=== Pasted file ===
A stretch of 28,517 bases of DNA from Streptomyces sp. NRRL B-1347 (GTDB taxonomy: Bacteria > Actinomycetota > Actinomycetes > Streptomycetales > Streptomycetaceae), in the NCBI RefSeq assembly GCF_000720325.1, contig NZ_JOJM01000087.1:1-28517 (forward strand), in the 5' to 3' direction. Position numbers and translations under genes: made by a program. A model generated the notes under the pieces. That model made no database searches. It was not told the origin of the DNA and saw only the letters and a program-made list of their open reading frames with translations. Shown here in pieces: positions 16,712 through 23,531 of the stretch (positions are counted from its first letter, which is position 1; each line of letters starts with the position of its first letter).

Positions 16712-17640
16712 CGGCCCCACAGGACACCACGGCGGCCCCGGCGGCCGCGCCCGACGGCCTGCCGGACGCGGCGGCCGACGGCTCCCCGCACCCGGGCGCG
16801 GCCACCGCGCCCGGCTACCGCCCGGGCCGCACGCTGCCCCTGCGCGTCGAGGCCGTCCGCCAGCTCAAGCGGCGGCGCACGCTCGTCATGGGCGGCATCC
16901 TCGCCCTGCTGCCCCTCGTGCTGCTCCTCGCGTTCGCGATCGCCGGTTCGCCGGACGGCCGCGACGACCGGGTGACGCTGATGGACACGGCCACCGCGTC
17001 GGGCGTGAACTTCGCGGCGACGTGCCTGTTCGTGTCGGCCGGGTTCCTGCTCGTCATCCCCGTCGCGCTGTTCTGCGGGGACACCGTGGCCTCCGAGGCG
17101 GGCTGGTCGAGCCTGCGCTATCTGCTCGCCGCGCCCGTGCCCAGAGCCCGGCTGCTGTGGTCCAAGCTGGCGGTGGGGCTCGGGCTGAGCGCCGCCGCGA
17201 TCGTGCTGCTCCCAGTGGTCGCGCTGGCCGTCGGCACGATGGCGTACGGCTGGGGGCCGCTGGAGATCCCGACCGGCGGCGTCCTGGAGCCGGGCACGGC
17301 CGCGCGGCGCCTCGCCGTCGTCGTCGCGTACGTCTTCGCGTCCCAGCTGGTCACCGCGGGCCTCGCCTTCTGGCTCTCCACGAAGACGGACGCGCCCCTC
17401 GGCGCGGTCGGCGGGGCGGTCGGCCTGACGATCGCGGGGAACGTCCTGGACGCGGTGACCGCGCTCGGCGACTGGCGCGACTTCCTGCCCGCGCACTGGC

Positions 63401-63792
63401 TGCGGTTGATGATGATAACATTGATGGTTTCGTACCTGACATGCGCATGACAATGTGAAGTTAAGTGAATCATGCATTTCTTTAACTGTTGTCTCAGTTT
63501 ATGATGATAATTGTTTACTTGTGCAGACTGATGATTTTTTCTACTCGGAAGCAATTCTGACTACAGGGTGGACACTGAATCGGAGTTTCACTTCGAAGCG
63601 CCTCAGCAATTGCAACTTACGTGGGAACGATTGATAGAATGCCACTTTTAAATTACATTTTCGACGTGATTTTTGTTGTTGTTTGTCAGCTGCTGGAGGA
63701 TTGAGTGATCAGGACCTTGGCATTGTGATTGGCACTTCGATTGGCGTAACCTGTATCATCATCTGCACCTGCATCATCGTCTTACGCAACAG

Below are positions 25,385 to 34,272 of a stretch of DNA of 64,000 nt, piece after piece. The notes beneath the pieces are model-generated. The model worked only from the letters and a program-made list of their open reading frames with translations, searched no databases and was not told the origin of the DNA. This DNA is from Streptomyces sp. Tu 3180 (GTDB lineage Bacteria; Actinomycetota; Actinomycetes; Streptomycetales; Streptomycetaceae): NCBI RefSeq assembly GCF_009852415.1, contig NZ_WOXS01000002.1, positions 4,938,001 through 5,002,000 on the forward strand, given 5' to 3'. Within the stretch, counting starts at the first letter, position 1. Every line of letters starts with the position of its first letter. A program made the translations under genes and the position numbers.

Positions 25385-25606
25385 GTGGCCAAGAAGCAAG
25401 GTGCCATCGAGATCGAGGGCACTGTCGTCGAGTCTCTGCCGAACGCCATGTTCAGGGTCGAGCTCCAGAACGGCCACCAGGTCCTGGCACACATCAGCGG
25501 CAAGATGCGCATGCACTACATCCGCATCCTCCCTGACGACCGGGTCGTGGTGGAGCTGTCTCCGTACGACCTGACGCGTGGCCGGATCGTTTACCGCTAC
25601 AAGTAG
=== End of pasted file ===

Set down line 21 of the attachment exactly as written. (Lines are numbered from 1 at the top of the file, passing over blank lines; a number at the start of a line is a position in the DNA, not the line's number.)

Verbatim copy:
25601 AAGTAG